Shalom! Yesterday, September 23, 2018 was the beginning of a seven day Biblical Jewish Feast, called in the Hebrew: Sukkot… or as we in the western world know it: Feast of Tabernacles or Booths.
For the first time, my wife and some friends celebrated this festival (the picture is our home “Tabernacle” at dinner). Why did we celebrate it?
Well, this festival was God given in Leviticus 23:34 “Speak to the sons of Israel, saying, ‘On the fifteenth of this seventh month is the Feast of Booths for seven days to the LORD.”
So, Sukkot or the Feast of Tabernacles was to be observed on the 15th of Tishri. The feast memorialized the Israelites living in tabernacles when the LORD brought them out of Egypt (Lev. 23:43) and dwelt or “Tabernacled” amongst them in the dessert.
Many scholars believe that this feast day points to the Lord’s promise that He will once again “tabernacle” with His people when He returns to reign over all the world (Micah 4:1-7).
Sukkot is also very interesting because in Zechariah 14:16-21 it says that when our Lord returns to rule in the Millennial Kingdom, everyone will go up to Jerusalem year after year to celebrate the Feast of Tabernacles… it says in part: Then it will come about that any who are left of all the nations that went up against Jerusalem will go up year to year to worship the king, the LORD of hosts, and to celebrate the Feast of Booths.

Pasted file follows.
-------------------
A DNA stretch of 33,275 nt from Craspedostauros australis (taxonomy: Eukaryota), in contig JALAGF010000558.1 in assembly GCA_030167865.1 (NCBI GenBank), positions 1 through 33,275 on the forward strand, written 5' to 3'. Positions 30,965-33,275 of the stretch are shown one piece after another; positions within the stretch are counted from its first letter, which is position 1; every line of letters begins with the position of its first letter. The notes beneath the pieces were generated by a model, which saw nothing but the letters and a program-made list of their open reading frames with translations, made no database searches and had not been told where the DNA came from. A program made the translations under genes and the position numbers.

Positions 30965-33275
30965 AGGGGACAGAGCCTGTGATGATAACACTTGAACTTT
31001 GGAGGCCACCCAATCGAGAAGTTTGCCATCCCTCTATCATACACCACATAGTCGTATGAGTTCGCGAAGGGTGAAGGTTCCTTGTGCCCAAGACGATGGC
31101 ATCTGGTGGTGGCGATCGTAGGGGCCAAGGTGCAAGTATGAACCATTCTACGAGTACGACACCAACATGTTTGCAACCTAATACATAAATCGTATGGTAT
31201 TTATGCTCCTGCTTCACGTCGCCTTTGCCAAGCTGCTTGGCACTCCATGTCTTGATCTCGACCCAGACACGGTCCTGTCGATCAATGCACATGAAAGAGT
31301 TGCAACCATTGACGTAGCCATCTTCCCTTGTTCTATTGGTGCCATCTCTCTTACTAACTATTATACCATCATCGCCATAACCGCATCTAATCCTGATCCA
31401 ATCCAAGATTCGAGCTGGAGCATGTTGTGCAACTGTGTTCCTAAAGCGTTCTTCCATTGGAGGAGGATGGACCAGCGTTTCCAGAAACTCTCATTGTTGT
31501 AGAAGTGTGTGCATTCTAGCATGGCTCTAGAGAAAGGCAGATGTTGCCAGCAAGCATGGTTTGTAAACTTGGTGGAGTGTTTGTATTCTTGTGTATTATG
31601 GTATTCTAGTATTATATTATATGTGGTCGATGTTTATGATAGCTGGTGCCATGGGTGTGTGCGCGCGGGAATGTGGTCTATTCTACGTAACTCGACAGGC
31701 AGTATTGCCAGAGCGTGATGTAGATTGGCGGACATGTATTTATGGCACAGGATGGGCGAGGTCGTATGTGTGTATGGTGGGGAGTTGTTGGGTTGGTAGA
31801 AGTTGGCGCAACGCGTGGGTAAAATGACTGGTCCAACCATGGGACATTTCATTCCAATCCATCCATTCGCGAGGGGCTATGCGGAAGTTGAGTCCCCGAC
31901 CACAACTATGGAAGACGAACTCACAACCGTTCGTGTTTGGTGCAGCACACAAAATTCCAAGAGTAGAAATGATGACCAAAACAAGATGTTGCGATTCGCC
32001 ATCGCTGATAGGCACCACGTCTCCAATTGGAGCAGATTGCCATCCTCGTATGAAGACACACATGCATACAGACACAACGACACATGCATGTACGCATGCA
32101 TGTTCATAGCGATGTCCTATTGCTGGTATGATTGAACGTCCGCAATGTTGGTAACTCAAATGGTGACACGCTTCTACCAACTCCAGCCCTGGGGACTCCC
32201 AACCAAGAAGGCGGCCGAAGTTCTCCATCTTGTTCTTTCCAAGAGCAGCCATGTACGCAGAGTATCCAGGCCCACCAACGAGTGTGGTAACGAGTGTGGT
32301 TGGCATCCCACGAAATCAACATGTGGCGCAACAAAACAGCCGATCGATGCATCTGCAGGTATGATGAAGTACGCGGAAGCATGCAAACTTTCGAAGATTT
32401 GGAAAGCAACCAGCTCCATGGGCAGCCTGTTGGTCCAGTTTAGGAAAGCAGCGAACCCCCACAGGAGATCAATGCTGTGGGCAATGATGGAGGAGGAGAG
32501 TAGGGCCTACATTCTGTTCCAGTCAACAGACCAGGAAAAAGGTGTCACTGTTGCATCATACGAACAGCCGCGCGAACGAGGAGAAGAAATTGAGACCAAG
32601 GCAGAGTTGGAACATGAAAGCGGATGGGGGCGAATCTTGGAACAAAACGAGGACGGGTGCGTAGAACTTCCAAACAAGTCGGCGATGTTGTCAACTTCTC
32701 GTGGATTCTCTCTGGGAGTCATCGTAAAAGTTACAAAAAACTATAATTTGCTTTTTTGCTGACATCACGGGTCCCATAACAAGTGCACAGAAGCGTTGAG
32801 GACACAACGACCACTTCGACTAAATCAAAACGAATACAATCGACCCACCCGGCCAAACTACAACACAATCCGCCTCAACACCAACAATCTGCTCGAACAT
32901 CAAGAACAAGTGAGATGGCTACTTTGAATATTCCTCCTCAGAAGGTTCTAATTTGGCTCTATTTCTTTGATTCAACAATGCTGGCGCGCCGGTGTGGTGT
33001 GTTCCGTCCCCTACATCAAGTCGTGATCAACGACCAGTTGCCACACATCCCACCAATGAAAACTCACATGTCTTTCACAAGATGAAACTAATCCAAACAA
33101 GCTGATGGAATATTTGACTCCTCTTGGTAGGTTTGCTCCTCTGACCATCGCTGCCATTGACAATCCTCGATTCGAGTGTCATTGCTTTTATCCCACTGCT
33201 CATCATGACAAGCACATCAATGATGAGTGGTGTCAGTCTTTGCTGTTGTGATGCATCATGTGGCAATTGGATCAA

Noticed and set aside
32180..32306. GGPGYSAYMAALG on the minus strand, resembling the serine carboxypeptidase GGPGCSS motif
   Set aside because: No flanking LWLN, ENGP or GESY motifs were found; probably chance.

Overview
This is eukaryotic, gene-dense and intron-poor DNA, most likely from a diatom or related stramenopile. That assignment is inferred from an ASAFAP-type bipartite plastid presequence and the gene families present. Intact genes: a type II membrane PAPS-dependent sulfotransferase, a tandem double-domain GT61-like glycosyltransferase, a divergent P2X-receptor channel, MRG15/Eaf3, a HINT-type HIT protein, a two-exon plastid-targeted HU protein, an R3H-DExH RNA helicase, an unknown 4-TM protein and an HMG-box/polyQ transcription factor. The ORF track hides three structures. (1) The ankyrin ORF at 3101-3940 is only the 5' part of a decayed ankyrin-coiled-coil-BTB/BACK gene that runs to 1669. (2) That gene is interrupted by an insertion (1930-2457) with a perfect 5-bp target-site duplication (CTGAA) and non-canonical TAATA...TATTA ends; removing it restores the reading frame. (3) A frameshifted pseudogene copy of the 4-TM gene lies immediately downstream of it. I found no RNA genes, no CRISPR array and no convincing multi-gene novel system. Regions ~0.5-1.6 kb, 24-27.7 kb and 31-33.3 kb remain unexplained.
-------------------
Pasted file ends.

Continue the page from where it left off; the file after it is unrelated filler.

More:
Since the church will be coming back to earth with Jesus (Revelation 19:11-14)… we will then be with Jesus at this celebration.
So, the Feast of Tabernacles is significant in this regard… because it is the festival which looks forward to the Millennial Kingdom of the Messiah. Additionally, this feast will be a memorial and a celebration of the Messiah’s reign and His eternal provision and tabernaceling amongst us… Jew and Gentile will celebrate this together in Christ’s Millennial reign on earth.
Whether or not a Christian celebrates the Jewish feast days would be a matter of conscience for the individual Christian. Colossians 2:16-17 tells us, “Therefore do not let anyone judge you by what you eat or drink, or with regard to a religious festival, a New Moon celebration or a Sabbath day. These are a shadow of the things that were to come; the reality, however, is found in Christ.”
Christians are not bound to observe the Jewish feasts the way an Old Testament Jew was, but we should not criticize another believer who does or does not observe these special days and feasts (Romans 14:5).
But, this I know. Jesus celebrated the Festivals, and Sukkot will be celebrated by Jew and Gentile in the Millennial Kingdom.
So, I view the Sukkot celebration as anticipation of what is to come… a time when we all will “Tabernacle” with our great God and Savior Jesus!